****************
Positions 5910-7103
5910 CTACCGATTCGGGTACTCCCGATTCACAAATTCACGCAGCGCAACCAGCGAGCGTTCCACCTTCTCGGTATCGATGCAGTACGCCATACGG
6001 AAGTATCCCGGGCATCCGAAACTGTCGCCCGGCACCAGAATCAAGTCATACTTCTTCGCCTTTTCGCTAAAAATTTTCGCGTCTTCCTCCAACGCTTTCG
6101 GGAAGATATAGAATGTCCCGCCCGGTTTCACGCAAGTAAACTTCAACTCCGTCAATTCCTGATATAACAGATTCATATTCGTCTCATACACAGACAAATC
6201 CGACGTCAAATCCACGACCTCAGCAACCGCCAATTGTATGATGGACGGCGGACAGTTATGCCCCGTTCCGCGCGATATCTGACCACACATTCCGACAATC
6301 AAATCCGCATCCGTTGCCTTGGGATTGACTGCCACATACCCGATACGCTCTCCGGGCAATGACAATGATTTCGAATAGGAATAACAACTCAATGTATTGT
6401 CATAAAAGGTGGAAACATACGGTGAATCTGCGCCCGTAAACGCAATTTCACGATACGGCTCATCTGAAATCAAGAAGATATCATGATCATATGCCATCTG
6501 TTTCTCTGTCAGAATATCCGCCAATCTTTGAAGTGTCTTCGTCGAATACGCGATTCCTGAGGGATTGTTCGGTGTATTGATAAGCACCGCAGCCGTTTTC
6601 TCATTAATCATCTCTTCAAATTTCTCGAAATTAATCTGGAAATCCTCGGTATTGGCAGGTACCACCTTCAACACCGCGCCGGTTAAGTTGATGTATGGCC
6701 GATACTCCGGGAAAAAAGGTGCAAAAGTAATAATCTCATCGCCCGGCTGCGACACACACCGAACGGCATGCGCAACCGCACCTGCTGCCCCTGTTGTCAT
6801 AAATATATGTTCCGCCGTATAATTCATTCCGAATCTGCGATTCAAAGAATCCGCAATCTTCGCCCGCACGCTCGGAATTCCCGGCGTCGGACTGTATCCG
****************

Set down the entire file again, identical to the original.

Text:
Positions 5910-7103
5910 CTACCGATTCGGGTACTCCCGATTCACAAATTCACGCAGCGCAACCAGCGAGCGTTCCACCTTCTCGGTATCGATGCAGTACGCCATACGG
6001 AAGTATCCCGGGCATCCGAAACTGTCGCCCGGCACCAGAATCAAGTCATACTTCTTCGCCTTTTCGCTAAAAATTTTCGCGTCTTCCTCCAACGCTTTCG
6101 GGAAGATATAGAATGTCCCGCCCGGTTTCACGCAAGTAAACTTCAACTCCGTCAATTCCTGATATAACAGATTCATATTCGTCTCATACACAGACAAATC
6201 CGACGTCAAATCCACGACCTCAGCAACCGCCAATTGTATGATGGACGGCGGACAGTTATGCCCCGTTCCGCGCGATATCTGACCACACATTCCGACAATC
6301 AAATCCGCATCCGTTGCCTTGGGATTGACTGCCACATACCCGATACGCTCTCCGGGCAATGACAATGATTTCGAATAGGAATAACAACTCAATGTATTGT
6401 CATAAAAGGTGGAAACATACGGTGAATCTGCGCCCGTAAACGCAATTTCACGATACGGCTCATCTGAAATCAAGAAGATATCATGATCATATGCCATCTG
6501 TTTCTCTGTCAGAATATCCGCCAATCTTTGAAGTGTCTTCGTCGAATACGCGATTCCTGAGGGATTGTTCGGTGTATTGATAAGCACCGCAGCCGTTTTC
6601 TCATTAATCATCTCTTCAAATTTCTCGAAATTAATCTGGAAATCCTCGGTATTGGCAGGTACCACCTTCAACACCGCGCCGGTTAAGTTGATGTATGGCC
6701 GATACTCCGGGAAAAAAGGTGCAAAAGTAATAATCTCATCGCCCGGCTGCGACACACACCGAACGGCATGCGCAACCGCACCTGCTGCCCCTGTTGTCAT
6801 AAATATATGTTCCGCCGTATAATTCATTCCGAATCTGCGATTCAAAGAATCCGCAATCTTCGCCCGCACGCTCGGAATTCCCGGCGTCGGACTGTATCCG